After summer, winter and monsoon, this year Bollywood has added election season to its schedule. A look at the films eager to prey on the political animal in you
Election fever has gripped the country and the entertainment industry also seems to have bitten the ballot this time. The other day one watched the television commercial of a major cement brand where a student tells his teacher about an invisible bad wall between the two communities. Far-fetched, not quite! In the advertisement of an automobile major, the rider impresses upon his pillion rider friend the need to rise above regional barriers in the biggest talent show in Indian democracy. Bollywood is leading the way with a series of films, directly or indirectly dealing with the political process. In the past, elections have inspired filmmakers and distributors to time their film’s release according to the election schedule. In 2009, Anurag Kashyap’s much delayed “Gulal” and Nandita Das’ underplayed “Firaaq” surprised us with their direct approach and punched above their commercial weight at the whimsical box office. Similarly in 2004, Mani Ratnam’s “Yuva” coincided with the electoral process. But this time the efforts seem more deliberate, concerted with satire as the dominant leitmotif.
The trend started on a shallow note last week when “Youngistan”, a film on the life of a young boy who is thrust with the responsibility to lead the nation seemed like a half-hearted effort to enter into the political territory without letting go of the romantic track. It turned out to be a story of a dove among hawks where none appeared anywhere close to reality. Similarly, Atul Agnihotri’s “O Teri” tried to rejig Kundan Shah’s “Jaane Bhi Do Yaaron” in the season of scams but ended up killing the masterpiece.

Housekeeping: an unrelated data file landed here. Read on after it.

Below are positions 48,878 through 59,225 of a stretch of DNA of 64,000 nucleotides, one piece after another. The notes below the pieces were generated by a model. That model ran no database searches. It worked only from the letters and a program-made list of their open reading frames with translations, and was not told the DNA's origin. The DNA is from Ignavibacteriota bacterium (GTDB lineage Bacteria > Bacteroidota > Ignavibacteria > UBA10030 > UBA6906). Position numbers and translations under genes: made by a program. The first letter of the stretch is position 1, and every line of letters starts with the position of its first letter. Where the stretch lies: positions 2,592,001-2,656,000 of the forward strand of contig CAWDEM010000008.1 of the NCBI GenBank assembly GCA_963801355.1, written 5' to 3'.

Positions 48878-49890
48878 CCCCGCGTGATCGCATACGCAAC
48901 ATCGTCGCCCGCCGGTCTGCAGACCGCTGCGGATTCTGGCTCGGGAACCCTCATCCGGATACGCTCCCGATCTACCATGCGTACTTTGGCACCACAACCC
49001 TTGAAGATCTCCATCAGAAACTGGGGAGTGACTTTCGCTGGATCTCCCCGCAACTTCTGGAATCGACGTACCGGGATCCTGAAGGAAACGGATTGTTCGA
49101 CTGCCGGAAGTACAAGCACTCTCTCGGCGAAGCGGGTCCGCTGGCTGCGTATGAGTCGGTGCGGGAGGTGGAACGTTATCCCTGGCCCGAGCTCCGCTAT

Politics often comes in the form of a parable in Hindi films and this week we have Girish Malik’s “Jal”, a film based on water crises in the Kutch region of Gujarat. The timing of release assumes importance when the country is talking about the ‘Gujarat model of development’. However, lead actor Purab Kohli denies the film has anything to do with politics. “It is just the media’s creation because a popular leader from Gujarat is in the fray for the PM’s post. It is a progressive film which will make urban India realise the importance of water conservation without preaching about it. And the way it is shot, it will augment tourism in the Kutch region.” Playing safe? The jury will be out this weekend.
However, director Nitesh Tiwari claims that he is not holding back as he pits a friendly ghost against a politician in an election in the much-awaited “Bhoothnath Returns”. The Amitabh Bachchan-starrer will see Bhoothnath taking on a corrupt politician played by Boman Irani at the hustings. It gives an impression that we have a reached a stage where only a Bhoot can outwit a politician. “It is an entertaining film where election provides the backdrop. At another level it is a satire that gives vent to the common man’s angst. You will laugh at many situations but at the same time feel that the issue is serious,” says Nitesh. He says the release date is not deliberate. “When we started writing the elections were not in our mind but along the way as the political developments took shape we had to revisit our characters so that our stance remains neutral.” Does it mean dilution? “No. It is an extremely harsh take on current state of affairs from the people’s point of view,” promises Nitesh. On making Bachchan agree to play a role with political shades, Nitesh says he might have shunned politics in real life but he has never said no to strong characters.
Meanwhile, veteran director Kundan Shah is going one shade darker in “P Se PM Tak”, where political compulsions ensure that a prostitute comes close to clinching the dance of democracy. “It is a political satire and we will come up with the release date in the next 10 days,” says Shah refusing to comment on “O Teri”. “I haven’t seen the film but it seems everybody is in a hurry to exploit the political mood.”